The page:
Types Of Brain Damage

Written by Shirley Parker
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Brain damage can be classified in several ways, perhaps the most obvious being temporary or permanent. However, most head injuries don't cause permanent damage, although there can be long-term symptoms for some patients. Within the temporary and permanent labels, brain damage can also be classified as mild, moderate or severe. This can affect the amount of compensation that may be awarded in accident cases.

Recently, researchers have begun to realize that not all brain damage occurs within a few hours or days of traumatic brain injury, lack of oxygen, drug overdose, or acute illness. Damage may still be occurring as much as a week or two weeks, or even two months later. Since the apparent type of brain damage may change into something more serious, a patient's prognosis for recovery may also be re-evaluated.

Brain damage can be classified by what caused it: the various types of traumatic injury--concussion, contusion, skull fracture or hematoma--as well as stroke, cardiac arrest, and so forth. Brain cells closest to the site of the injury or infection die first, but then cells deeper in the brain near the damaged area begin to die off. This is thought to happen in response to that interrupted oxygen and glucose supply. This might be one reason why patients who seem to be normal and recovering well, suddenly take a turn for the worse.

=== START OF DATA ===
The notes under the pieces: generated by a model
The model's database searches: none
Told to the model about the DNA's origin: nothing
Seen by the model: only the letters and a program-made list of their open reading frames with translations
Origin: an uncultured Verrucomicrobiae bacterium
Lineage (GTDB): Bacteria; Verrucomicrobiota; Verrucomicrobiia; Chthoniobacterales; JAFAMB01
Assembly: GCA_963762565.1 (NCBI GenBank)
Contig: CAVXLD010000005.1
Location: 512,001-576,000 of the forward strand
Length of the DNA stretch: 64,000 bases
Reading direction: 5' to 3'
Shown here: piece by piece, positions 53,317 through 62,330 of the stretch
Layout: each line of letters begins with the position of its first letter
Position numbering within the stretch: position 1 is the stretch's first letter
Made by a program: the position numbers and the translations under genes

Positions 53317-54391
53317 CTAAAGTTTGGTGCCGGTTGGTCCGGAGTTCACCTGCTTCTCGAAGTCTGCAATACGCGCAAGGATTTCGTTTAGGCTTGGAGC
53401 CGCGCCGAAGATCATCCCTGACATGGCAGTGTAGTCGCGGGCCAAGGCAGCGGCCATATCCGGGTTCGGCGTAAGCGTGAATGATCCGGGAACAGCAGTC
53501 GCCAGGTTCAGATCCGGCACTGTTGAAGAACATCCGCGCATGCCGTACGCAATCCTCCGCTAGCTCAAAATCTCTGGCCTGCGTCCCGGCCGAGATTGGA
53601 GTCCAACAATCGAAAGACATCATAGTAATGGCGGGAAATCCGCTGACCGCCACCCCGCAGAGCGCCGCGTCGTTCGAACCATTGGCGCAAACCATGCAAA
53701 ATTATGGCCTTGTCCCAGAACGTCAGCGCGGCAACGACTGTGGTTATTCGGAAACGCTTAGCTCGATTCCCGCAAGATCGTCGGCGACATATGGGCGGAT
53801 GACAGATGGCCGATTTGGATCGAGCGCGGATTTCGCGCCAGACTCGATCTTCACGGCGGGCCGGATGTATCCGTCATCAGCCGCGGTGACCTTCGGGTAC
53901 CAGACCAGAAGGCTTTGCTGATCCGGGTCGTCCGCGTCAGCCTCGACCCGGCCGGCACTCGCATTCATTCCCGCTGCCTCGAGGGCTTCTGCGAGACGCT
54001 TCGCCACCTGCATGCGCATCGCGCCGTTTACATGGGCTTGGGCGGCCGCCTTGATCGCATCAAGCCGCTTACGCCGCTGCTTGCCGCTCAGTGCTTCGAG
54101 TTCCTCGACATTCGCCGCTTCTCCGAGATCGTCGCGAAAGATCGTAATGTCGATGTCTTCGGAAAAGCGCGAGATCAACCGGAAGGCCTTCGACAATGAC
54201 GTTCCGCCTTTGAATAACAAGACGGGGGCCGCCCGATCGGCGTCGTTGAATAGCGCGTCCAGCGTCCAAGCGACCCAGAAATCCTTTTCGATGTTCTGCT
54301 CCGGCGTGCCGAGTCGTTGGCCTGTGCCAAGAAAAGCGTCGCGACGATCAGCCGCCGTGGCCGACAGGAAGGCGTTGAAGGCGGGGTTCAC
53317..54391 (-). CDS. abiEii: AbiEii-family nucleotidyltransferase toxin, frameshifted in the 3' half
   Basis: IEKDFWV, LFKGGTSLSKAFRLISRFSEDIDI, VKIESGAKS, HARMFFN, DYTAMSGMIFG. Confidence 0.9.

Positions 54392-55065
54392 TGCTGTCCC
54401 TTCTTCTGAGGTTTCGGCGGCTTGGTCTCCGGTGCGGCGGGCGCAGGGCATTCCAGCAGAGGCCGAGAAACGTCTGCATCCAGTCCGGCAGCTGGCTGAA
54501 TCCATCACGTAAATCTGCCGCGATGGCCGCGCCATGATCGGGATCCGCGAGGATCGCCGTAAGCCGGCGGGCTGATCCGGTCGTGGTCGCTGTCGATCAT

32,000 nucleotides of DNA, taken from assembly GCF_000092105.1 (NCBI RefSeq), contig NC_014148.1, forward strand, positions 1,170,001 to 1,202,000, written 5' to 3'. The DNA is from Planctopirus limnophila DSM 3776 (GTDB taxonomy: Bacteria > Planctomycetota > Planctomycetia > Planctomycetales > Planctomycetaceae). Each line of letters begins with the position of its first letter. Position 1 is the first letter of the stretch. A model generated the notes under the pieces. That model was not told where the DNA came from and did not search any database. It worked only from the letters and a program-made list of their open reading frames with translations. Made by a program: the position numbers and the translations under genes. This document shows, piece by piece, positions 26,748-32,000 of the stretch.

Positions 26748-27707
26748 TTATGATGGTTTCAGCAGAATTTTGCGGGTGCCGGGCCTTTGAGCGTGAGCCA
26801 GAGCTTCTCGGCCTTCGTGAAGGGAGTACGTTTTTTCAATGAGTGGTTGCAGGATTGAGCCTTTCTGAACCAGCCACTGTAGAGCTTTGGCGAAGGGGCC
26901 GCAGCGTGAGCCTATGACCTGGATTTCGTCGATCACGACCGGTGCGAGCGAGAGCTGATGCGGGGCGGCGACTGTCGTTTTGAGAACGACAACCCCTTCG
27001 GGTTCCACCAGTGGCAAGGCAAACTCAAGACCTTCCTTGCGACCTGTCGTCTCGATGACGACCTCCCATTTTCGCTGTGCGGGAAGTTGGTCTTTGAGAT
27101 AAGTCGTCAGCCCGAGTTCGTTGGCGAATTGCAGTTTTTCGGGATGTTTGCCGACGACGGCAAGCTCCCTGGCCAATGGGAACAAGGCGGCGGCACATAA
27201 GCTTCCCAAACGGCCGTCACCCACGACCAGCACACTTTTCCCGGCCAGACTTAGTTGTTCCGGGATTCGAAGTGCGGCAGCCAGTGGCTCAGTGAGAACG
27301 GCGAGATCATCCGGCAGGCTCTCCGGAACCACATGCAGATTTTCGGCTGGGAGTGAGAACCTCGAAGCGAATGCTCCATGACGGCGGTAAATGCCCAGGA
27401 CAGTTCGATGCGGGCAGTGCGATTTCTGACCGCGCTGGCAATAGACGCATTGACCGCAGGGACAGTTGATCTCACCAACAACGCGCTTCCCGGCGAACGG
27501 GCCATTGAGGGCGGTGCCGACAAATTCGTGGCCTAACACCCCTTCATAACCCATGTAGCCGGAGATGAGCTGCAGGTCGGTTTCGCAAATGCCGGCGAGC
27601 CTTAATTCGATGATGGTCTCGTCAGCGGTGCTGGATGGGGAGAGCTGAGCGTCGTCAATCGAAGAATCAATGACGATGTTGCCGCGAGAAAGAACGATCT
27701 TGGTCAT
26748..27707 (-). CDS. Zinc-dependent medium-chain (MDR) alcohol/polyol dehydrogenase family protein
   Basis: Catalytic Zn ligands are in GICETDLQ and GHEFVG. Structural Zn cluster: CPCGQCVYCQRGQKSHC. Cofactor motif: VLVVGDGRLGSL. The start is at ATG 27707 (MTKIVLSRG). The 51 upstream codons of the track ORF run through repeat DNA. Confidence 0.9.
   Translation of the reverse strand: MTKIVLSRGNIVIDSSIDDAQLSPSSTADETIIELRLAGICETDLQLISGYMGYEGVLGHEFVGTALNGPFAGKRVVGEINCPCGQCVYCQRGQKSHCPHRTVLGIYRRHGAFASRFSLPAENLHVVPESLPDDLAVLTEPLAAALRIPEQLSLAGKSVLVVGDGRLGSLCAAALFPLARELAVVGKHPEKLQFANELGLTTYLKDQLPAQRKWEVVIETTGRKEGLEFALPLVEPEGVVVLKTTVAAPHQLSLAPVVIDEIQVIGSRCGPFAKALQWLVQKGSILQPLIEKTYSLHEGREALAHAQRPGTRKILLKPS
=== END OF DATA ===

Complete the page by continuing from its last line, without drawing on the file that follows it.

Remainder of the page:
Unexpected Recoveries

Brain insult from near-drowning or toxic gases, such as carbon monoxide, is diffused throughout the brain. When this has happened, damage can be widespread. However, the brain does have cells in a number of regions that can learn to take over the work of missing cells, and unexpected recoveries do happen. Doctors are as surprised and pleased as anyone else when they do, not to mention the excitement of the rehab team. But it's in the nature of most doctors to be cautious, so they are.


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